Wednesday, September 9, 2015

Stephen Colbert's Late show a force to be reckoned with...


Balance has been restored to the force...err...late night.

Stephen Colbert premiered his own brand of late night variety show last night to a crowd chanting "Stephen, Stephen, Stephen" ( just as they did on his last show)

Unlike the lackluster premiere of CBS' other late night entry with its ever forgettable host, James Corden, Colbert's show lived up to the hype.

The inaugural episode of the Late Show with Stephen Colbert included guests George Clooney, Presidential candidate Jeb Bush and introduced Jon Batiste and Stay Human (Colbert's house band.)  There were also special appearances in a rousing musical number at the end of the show by: Aloe Blacc, Ben Folds, Buddy Guy, Brittany Howard, Kyle Resnick, Mavis Staples and Derek Trucks.

With a dash of "Colbert Report" wit, Craig Ferguson's interview technique and the class of David Letterman it was a welcome reprieve from the normal late night fare.

Colbert is comfortable in his own skin and entertaining to watch whether he's interviewing an A-list celebrity like George Clooney or lampooning Donald Trump's presidential campaign.

This isn't "The Colbert Report" but it borrows heavily from it.  At one point Colbert even quipped self-deprecatingly that, " I used to play a conservative narcissist, now I'm just a narcissist."

The humor familiar, the wit sharp and the pace steady.  Where other's have adopted the well worn talk show formula of: Monologue, skit, guest interview, musical performance, Colbert has shaken it up a bit.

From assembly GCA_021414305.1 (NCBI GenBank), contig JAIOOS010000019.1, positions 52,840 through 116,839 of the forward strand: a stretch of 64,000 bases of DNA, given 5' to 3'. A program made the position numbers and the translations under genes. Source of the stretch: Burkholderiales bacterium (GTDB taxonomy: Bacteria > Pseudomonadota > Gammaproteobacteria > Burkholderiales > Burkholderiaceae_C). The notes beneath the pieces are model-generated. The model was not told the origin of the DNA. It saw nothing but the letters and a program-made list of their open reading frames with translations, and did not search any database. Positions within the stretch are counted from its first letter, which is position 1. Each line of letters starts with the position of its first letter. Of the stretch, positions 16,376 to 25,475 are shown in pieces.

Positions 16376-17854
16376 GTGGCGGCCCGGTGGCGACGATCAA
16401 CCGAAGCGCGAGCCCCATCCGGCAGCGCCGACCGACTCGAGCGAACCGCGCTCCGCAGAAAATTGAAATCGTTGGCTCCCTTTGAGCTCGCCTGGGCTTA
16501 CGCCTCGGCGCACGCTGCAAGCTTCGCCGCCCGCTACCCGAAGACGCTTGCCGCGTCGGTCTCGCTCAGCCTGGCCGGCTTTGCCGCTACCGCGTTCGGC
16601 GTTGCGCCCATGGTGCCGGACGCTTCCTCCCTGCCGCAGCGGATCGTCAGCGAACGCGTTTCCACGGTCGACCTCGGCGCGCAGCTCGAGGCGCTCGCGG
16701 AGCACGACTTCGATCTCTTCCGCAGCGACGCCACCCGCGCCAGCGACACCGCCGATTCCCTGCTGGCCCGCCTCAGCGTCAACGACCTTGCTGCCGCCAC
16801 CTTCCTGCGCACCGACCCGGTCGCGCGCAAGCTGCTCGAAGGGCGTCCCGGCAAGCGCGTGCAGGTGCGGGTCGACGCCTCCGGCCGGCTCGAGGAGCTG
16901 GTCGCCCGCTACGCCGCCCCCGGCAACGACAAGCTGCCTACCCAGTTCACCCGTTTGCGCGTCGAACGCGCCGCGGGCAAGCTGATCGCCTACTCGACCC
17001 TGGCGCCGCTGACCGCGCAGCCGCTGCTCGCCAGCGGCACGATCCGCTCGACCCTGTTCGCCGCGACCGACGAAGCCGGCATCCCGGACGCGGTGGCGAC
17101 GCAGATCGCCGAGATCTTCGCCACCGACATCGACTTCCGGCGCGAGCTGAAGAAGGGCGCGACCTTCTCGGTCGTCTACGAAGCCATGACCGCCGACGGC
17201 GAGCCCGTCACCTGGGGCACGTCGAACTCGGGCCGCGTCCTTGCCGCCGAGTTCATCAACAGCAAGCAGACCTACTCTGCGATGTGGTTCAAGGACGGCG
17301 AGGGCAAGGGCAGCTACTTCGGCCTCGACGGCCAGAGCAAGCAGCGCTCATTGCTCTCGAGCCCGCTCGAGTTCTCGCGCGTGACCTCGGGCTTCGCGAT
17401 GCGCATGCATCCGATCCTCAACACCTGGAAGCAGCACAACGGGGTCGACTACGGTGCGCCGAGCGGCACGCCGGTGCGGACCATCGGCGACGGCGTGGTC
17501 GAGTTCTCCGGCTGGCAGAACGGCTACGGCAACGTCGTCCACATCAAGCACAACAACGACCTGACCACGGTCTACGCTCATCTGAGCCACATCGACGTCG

Gone is the boring 5 minute monologue delivered by someone who looks like they'd rather be anywhere else.  Instead we found a quick review of the nights guests and a satirical rundown of current events styled similarly to "The Colbert Report."  Then, after a "Colbert Report" inspired skit we get to the requisite guest interviews and finally a musical guest where Colbert can often be found joining in.

Yeah, the guy can sing...

He never misses a beat even when interviewing a guest with obvious opposing political views like Jeb Bush.  He may not agree with you but he'll try to find common ground...and make a joke about it if he can.  Best exemplified on last night's show by responding to Bush's comments about President Obama with the "non-zero chance of voting for you" line that was nothing less than classic Colbert.

Which is the primary difference between him and his competition.  He's more satirist than stand-up meaning he's not going for cheap laughs at a machine gun pace.  His content is more thoughtful and far more likely to be the topic of water cooler conversation the next day.

If I were to make a prediction about the show's future at this point,  I'd say it's poised to crush its competition.  It's hip, topical and funny without trying too hard at any of them. 

There's no need for a week long obligation to confirm my opinion like I did for Corden.  Colbert exceeded expectations and I look forward to reacquainting myself with 10:35PM weeknights.